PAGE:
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Album Review: Robert Pollard – Faulty Superheroes

2 min read

Even if Robert Pollard is capable of turning in a mediocre record – which I’m not entirely convinced he is – he hasn’t done so yet.  According to mainstream critics, Pollard’s greatest crime seems to be being too prolific: whenever the Guided by Voices front man releases a new record, it’s often met with a collective shrug. Perhaps we’ve just become used to Pollard releasing music this good: really, we should be going nuts every time this relentlessly versatile, relentlessly inspired rock god turns out a record as good as Faulty Superheroes, his newest album.

Robert Pollard - Faulty SuperheroesFrom beginning to end, Faulty Superheroes is typical Pollard, but the music is fresh and vibrant enough to stop it from ever feeling like a retreat of old material. The man isn’t a one trick pony: his sound is too wide-reaching to ever become narrow or repetitive. A song like album opener What A Man is as good as Pollard’s solo work gets. It’s an anthemic, powerful tune, polished to the point of perfection.

Pollard’s aim, as ever, is to create music that is at once simple and complex in a way that is distinctly his own.  Indeed, Faulty Superheroes is, from beginning to end, relentlessly Pollardian. Songs like the beautiful, brief Faster The Great or the rollicking Mozart’s Throne exist in a world totally of their own, combining as they do instantly accessible instrumentation and an oblique, mysterious tone. They are the kind of rock tunes we so desperately need: at once danceable, and yet organic and complex enough to demand repeated listens.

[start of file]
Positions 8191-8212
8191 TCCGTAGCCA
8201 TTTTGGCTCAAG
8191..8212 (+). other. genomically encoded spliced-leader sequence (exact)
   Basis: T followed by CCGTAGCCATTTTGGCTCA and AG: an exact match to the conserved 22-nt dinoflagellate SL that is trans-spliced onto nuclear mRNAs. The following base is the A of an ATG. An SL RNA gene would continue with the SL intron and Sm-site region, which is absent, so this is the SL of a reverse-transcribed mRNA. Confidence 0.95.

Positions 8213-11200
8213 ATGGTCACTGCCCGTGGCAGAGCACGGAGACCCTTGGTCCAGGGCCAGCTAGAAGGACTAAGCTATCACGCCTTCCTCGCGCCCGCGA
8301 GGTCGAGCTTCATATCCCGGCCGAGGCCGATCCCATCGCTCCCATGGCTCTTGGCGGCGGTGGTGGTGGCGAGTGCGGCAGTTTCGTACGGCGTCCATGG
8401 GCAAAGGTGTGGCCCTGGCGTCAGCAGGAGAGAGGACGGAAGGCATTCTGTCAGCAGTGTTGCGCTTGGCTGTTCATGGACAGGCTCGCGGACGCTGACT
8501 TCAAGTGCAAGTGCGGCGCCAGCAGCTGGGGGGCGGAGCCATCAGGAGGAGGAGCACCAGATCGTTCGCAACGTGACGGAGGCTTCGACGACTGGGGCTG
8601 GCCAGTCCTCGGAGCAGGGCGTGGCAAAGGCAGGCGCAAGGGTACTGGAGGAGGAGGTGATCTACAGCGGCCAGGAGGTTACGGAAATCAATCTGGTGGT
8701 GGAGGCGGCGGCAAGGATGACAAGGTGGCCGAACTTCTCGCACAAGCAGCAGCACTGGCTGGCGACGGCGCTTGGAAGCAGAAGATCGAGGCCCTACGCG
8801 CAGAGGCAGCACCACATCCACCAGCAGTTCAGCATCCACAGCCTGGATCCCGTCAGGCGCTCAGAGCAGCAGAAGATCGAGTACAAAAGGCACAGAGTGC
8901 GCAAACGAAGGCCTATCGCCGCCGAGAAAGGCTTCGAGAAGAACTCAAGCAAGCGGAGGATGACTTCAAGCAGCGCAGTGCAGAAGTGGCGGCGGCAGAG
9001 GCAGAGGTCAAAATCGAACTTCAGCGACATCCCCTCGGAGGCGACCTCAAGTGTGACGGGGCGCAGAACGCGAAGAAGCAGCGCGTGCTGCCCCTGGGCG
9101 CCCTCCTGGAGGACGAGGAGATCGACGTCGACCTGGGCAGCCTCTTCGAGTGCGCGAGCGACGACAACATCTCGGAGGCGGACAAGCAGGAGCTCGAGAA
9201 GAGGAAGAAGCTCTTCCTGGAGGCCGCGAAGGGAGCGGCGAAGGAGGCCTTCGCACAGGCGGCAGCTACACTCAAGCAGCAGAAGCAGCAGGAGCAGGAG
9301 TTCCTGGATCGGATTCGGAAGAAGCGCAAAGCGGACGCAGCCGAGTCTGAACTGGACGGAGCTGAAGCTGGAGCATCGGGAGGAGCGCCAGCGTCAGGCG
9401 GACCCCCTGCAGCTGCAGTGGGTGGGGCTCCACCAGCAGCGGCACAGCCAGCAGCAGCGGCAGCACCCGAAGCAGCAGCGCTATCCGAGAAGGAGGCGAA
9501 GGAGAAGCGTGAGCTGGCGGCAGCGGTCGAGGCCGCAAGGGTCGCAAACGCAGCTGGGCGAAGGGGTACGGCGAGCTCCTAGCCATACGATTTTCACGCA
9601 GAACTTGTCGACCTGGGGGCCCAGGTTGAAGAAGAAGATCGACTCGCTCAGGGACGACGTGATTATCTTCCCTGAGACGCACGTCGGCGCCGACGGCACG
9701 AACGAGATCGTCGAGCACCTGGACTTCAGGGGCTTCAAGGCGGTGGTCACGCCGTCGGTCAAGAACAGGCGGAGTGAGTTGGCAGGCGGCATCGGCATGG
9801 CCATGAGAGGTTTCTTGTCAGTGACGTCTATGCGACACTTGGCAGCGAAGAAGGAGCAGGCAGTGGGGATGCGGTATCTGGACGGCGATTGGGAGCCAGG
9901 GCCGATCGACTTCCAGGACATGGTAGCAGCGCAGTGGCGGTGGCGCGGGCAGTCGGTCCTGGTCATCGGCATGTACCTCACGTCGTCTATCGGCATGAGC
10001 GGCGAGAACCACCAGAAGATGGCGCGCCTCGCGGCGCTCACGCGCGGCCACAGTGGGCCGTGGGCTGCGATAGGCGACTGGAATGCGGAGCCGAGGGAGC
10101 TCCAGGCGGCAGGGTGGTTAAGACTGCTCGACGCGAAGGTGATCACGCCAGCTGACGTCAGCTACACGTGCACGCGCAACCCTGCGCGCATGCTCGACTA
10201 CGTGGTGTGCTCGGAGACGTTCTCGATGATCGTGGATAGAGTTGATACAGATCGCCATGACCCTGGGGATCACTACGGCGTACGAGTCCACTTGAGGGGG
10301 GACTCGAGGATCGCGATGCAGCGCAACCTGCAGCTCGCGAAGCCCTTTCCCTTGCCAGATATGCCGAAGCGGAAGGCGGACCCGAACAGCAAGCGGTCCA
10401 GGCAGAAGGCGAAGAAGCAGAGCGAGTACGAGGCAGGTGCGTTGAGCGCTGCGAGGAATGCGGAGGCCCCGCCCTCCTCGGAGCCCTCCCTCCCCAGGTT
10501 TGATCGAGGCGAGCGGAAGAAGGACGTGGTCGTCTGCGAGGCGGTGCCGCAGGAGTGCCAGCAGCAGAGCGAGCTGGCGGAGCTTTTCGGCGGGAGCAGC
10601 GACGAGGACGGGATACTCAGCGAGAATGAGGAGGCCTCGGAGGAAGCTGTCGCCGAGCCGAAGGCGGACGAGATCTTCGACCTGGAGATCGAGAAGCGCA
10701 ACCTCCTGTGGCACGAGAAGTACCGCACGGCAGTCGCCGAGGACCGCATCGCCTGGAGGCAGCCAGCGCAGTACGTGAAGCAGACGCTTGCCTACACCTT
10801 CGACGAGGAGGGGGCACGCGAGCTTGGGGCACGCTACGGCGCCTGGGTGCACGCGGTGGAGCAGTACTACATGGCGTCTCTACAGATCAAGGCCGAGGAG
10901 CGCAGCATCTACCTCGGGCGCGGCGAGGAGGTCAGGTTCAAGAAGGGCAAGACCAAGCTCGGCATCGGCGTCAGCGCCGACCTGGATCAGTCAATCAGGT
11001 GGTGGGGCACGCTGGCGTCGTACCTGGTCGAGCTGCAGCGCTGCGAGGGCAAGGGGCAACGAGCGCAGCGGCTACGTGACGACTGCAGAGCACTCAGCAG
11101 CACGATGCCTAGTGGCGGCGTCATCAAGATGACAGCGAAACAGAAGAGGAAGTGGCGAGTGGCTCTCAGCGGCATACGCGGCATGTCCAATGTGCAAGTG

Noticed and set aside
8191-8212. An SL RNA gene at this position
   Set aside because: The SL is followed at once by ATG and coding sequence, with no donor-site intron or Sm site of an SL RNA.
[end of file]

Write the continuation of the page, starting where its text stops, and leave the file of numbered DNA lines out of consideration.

Pollard’s dense, surreal wordplay is a highlight, as always: the exceptional Take Me To Yolita fuses a “sounds-like” gag with insistent, delightful guitar work, ensuring the song never becomes slight, or one-note. After all, there aren’t many musicians out there who would record a song called Café of Elimination, and there are even less who could make it this good.

Pollard’s knack for crafting blisteringly melancholy tunes is on fine form too. The Real Wilderness isn’t exactly ‘sad’ per se – Pollard would never go for such an obvious, easy to define emotional tone – but the song drips with a deeply human yearning. Similarly, album closer Perikeet Vista, an acoustic number, taps deeply into a vein of complex emotion. It’s useless to pick apart what makes the song as moving as it is: it is music that you feel, rather than think about.

From beginning to end Faulty Superheroes is a delight, and another success for Pollard. Time might be doing terrible things to the rest of us, but Robert Pollard exists in a bubble, his talents untouched by the oppressive weight of the years. This is classic rock from Mars, and it demands your attention.